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The University of Toronto Faculty of Applied Science & Engineering recently held its annual Industry Partners Reception to thank existing collaborators for their support, guidance and enthusiasm for the research and education that takes place at U of T Engineering.
This year's event, which was hosted at The Faculty Club and attracted representatives from both large multinational organizations and startup companies, was also an opportunity to acknowledge the launch of the Toronto Institute of Advanced Manufacturing (TIAM).
TIAM brings together 17 professors from six academic areas with expertise in the manufacturing of advanced materials, processing methods and knowledge-based manufacturing.
"The manufacturing sector is a hub for major and vital economic growth for the country — especially here in Southern Ontario," said Professor Hani Naguib (MIE, MSE), director of TIAM. "Our mission is to strengthen and lead in these areas. Not only in Ontario, but also across Canada and the world, knowing that we have the expertise and the infrastructure to do so."
TIAM has already collaborated with Magna International, BlackBerry, Pratt and Whitney, Bombardier, GE Digital Energy and Celestica.
Brad Jackson, vice-president of strategic business development at Celestica, was on hand to discuss the electronics manufacturing service company's longstanding 15-year partnership with U of T. What began with the establishment of the Celestica Chair in Materials for Microelectronics — currently held by Professor Doug Perovic (MSE) — has developed into a key partnership within TIAM.
"I often get asked: 'What's the future of manufacturing in Canada?'" Jackson said. "If manufacturing is defined in a traditional way, we're missing the mark. I really do believe, as Hani mentioned, that knowledge-based manufacturing is an opportunity for Canada. And that's why we're so excited about the work we're doing in partnership with GE Digital Energy and U of T Engineering at TIAM."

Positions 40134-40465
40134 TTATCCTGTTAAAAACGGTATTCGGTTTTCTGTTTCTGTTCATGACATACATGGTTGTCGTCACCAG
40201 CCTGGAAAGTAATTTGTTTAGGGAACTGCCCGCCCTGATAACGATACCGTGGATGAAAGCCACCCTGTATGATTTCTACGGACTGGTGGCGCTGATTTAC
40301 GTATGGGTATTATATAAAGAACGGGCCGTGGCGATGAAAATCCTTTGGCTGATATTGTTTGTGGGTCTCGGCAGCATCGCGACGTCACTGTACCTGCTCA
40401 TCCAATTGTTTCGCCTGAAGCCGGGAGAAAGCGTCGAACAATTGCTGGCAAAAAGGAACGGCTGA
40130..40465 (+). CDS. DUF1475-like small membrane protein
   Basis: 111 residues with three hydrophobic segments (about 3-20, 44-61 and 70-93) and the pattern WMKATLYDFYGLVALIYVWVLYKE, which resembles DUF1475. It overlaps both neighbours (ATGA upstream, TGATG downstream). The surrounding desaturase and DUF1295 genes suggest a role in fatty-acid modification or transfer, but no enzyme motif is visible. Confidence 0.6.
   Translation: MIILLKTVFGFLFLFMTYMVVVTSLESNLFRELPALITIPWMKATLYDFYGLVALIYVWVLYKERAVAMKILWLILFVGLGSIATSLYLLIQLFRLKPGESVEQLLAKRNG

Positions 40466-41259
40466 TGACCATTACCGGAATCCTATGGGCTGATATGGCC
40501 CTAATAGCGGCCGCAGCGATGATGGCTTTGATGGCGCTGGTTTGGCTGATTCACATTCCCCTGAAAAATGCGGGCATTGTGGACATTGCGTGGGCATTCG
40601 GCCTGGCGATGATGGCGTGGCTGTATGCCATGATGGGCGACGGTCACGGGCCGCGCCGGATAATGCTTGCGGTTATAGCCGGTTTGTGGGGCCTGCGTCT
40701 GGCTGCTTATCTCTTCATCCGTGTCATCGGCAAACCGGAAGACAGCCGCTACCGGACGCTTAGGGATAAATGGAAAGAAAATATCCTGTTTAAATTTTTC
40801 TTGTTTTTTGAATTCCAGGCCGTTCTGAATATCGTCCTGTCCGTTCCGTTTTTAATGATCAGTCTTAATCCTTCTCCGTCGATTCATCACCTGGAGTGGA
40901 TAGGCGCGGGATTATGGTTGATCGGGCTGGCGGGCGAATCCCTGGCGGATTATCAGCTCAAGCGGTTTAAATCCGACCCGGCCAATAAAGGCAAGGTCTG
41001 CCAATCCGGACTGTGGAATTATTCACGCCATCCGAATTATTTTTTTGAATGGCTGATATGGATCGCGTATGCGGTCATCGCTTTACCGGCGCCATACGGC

U of T Engineering attracted over $80 million in external research funding in 2013-2014 with nearly $8 million coming from industry partners — both are record-setting figures for the Faculty.
Professor Thomas Coyle (MSE), vice-dean of undergraduate studies, highlighted a couple of other key partnerships the Faculty has with industry at the event.
"Hatch Inc. has a very comprehensive relationship with U of T," Coyle said. "The company mentors our students, recruits many of our best and brightest graduates, supports research projects, participates in industrial advisory boards, and invests in undergraduate/graduate scholarships."
In 2013, the Faculty also received a generous gift from Hatch that will go towards naming a project room in the forthcoming Centre for Engineering Innovation & Entrepreneurship building.
Another key industry partner highlighted by Coyle is Hitachi High-Technologies Canada, which partly funded the $20-million Ontario Centre for Characterization of Advanced Materials (OCCAM). The facility, which opened in 2014, features state-of-the-art electron microscopes that allow researchers in energy, transportation, health care and more to develop safer, cleaner and more sustainable materials.
U of T Engineering currently collaborates with more than 300 partners in a range of sectors, such as telecommunications, mining, automotive, health care, information technology and power generation.